Tony Reinhart and I were heading out to grab some lunch, and I saw this giant tank of water out front with these really cool lunchbox-sized submersibles.
Happily, Deep Trekker company president, Sam Macdonald, was around to answer my rapid-fire questions. She had both the biz and tech answers for me. Applications of this vehicle range from the fishing industry, to environmental inspection, to police services, and even NASA has one. The DTG2 is powered by on-board lithium-ion batteries, and is tethered only for control and transmission of the analog video signal up to the controller
I really liked the fit and finish of the cast aluminum body with the wrap-around plastic window for the camera. Inside the vehicle, you’ll find plain unpressurized air, the buoyancy of which is balanced by the ballast plates up by the handle, to give an overall neutral buoyancy in water. This tuneable buoyancy must come in handy when mounting attachments like a gripper to the mount points visible just underneath the DTG2 on either side of the window. What really blew my hair back was the internal geared mechanism that allows all the guts to rotate relative to the outer shell. The internal mass is always pulled to the lowest point, so…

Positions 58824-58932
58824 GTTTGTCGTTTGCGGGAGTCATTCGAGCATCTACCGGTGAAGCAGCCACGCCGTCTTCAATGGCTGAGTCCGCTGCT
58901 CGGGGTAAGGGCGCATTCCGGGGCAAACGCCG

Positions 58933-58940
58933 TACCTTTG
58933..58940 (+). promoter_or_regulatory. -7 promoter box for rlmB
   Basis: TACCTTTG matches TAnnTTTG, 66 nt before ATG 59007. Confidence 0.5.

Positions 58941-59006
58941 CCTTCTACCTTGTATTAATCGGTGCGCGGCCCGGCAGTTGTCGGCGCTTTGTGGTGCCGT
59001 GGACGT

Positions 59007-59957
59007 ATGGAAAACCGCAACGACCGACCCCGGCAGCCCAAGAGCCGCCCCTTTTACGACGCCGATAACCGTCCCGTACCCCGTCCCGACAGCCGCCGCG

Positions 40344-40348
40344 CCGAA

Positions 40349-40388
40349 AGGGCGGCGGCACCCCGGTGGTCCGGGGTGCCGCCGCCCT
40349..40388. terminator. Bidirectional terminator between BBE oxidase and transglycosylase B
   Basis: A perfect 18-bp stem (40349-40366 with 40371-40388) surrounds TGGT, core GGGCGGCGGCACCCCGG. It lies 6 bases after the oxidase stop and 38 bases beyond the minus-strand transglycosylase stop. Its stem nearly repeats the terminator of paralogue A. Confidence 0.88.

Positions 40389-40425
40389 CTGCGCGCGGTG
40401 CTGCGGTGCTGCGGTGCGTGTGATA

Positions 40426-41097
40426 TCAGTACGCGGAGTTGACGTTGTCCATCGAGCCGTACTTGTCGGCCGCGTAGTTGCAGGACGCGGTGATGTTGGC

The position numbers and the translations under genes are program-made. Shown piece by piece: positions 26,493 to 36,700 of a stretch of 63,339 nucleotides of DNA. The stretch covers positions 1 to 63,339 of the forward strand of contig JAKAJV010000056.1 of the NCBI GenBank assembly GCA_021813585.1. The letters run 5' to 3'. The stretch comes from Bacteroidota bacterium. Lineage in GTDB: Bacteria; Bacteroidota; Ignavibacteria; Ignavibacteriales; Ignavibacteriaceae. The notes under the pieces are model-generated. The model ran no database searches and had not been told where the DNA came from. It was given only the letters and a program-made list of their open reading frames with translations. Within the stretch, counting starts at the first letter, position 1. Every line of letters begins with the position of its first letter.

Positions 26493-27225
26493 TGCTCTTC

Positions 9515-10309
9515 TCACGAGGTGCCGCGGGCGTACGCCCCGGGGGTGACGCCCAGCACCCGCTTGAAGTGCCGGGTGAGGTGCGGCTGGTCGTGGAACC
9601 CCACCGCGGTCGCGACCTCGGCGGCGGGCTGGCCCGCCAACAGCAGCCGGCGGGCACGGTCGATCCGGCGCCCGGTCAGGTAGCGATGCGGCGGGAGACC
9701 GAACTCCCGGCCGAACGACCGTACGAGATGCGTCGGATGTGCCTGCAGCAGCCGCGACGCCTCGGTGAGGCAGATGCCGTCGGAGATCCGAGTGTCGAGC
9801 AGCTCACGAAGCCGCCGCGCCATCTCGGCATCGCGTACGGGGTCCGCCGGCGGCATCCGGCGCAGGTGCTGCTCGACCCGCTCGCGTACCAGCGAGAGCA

pushing the right-hand joystick forward effectively rotates the outer shell with the thrusters so the “nose” is pointed down. Then you can push the left-hand joystick to drive both thrusters forward and dive the vehicle. This all gets really intuitive after 5 minutes at the wheel. Joysticking left and right on the thrusters spins the DTG2 on a dime. Super nimble. Sweet screen on this controller that offered a wide angle and worked well in high ambient light. (No, I’m not on commission)
The tank made for fun driving.